While most modern firearms are mechanically robust and can resist the presence of debris and other particulate matter, it is necessary to clean firearms after exposure to sand, mud, dirt, or dust as soon as possible. Such debris grinds away at moving parts while accelerating overall wear and tear. Fine sand can be particularly damaging to a firearm due to its tendency to stick to oily surfaces and accumulate between small parts and fine crevices.
If a firearm has been directly exposed to water or any other form of moisture, it should be cleaned as soon as possible.
Water will seep between fine parts and it might fail to evaporate. This can interfere with function and operation and will sometimes generate unintended pressures within a firearm. Similar to dirt and debris, water and moisture will contribute undue wear and tear of parts and finishes, especially if they contain significant levels of salts. Left unaddressed, these salts will strip away protective finishes, damage moving parts, and will invariably contribute to oxidization and rust.
If a firearm shoots corrosive ammunition, it should be cleaned after each session where corrosive ammunition is used.
Corrosive ammunition uses primers that leave behind salts when burned. These salts attract ambient moisture from the air which invariably wear at parts and cause rust. Most retail ammunition today is non-corrosive, and factory ammunition will indicate if corrosive primers are used. The primary source of corrosive ammunition is older military surplus ammunition.
If a firearm is experiencing feeding, extraction, ejection, or firing malfunctions, it should be cleaned as soon as possible.
While certain types of malfunctions can be a product of improper grip or firing technique, malfunctions often indicate that a gun needs to be cleaned immediately.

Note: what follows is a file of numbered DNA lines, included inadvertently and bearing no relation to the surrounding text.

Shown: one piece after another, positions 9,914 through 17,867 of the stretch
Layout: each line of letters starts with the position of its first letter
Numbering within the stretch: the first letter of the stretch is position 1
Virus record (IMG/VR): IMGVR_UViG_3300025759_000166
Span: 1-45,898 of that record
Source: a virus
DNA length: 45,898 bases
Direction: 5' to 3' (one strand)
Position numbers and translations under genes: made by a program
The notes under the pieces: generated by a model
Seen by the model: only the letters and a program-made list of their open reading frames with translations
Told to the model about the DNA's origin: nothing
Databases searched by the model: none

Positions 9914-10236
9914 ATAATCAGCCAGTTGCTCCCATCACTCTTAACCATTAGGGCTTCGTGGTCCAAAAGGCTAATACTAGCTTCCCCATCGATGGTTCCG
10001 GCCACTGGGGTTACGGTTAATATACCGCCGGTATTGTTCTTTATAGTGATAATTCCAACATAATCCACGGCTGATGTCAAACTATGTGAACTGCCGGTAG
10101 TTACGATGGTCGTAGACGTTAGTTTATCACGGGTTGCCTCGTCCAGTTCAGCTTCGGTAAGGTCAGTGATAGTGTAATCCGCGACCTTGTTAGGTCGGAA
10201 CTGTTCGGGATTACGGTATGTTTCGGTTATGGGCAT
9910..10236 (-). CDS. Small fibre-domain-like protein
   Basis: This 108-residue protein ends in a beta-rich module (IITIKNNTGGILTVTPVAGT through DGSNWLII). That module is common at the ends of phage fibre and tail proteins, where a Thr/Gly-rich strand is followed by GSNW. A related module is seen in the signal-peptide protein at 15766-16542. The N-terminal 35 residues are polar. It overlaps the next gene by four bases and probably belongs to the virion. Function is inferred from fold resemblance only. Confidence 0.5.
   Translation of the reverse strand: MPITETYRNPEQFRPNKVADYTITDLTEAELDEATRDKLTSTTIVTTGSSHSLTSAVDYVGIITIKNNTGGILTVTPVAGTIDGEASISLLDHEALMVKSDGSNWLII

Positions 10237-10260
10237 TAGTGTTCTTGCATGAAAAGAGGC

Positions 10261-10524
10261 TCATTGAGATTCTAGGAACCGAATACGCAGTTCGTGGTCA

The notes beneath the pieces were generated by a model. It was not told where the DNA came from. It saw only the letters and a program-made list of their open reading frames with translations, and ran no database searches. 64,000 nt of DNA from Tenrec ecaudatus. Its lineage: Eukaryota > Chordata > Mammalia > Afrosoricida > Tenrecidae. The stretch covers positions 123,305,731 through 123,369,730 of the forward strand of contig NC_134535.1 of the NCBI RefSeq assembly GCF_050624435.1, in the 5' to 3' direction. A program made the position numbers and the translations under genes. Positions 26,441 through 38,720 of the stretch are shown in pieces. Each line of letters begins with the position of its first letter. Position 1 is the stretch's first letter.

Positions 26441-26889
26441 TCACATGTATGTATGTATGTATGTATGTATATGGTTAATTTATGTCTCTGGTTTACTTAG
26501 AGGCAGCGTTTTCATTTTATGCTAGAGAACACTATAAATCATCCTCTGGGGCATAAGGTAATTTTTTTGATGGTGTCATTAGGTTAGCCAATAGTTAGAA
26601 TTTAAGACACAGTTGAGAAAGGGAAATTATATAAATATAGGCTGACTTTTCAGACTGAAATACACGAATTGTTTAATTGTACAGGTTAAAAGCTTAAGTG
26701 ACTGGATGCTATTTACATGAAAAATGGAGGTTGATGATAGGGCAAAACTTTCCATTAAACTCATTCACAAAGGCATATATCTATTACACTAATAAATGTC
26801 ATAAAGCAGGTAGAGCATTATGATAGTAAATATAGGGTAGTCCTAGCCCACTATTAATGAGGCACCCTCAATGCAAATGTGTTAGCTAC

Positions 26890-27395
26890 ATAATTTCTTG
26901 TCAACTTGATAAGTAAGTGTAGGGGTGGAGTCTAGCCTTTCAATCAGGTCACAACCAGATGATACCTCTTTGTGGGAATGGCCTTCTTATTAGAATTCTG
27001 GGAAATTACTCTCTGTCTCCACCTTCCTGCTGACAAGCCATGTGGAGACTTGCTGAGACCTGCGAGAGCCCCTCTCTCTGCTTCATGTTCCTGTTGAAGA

Failures to feed ammunition, failures to eject spent casing, and failures to fire are often caused by fouling and carbon buildup which have accumulated to the point where they are interfering with a firearm’s moving parts.
Failure to feed ammunition from a magazine into the chamber often indicates excessive fouling on the breech or bolt. Extraction and ejection malfunctions indicate that carbon and fouling have accumulated on an extractor claw or its spring; in severe cases, a complete failure to extract might cause a double-feed malfunction.
Light strike malfunctions, where the firing pin fails to ignite cartridge primers, are often caused by carbon buildup on the breech face, on the bolt face, or on the firing pin itself. In severe cases, carbon buildup will cause the firing pin to be affixed in the forward position which can create a potentially dangerous slamfire discharge. In less severe cases, the firing pin will fail to exert adequate force to ignite a chambered cartridge causing a failure to fire.
Levels of Cleaning
There are several levels of cleaning, and if performed regularly, even the most basic forms of cleaning will help protect a firearm from rust and corrosion, thus preserving its function and lifespan.
The most basic form of cleaning is a simple wipe down and exterior oiling.
As stated earlier, even when firearms are placed into cold storage, they are still subject to the elements such as ambient moisture and dust. These firearms should receive an occasional wipe-down using a cleaning solvent and then receive a thin coat of oil on exterior parts. The wipe-down will help clear dust and salts, and oil will provide a layer of moisture resistance. Firearms in cold storage should ideally be cleaned this way at least once a month and minimally every 2-3 months.
The most common form of cleaning involves field-stripping, cleaning, and lubrication of moving parts.
Field-stripping allows the most crucial forms of cleaning and lubrication to be performed on a firearm to remove carbon fouling and dirt generated by live fire practice with a firearm. In this partially disassembled state, wear and tear of internal parts can also be observed allowing for proper maintenance, replacement of parts, or necessary repairs performed by a professional gunsmith. If a firearm is regularly fired at the range or carried on one’s person, this form of maintenance should performed at least weekly.
The most involved form if cleaning involves a full detail strip of a firearm, disassembling it to its most minute components.
Complete disassembly of a firearm should be conducted regularly but sparingly. The goal is to expose all parts in order to clear carbon buildup, fouling, and dirt that accumulates in the frame and trigger mechanism of a firearm. This level of cleaning provides the maximum level of restoration of a firearm, but it can also expose relatively fragile and small parts to undue wear and stress. Depending on the design and construction of a firearm, detail stripping should be performed around every 1000 rounds of use.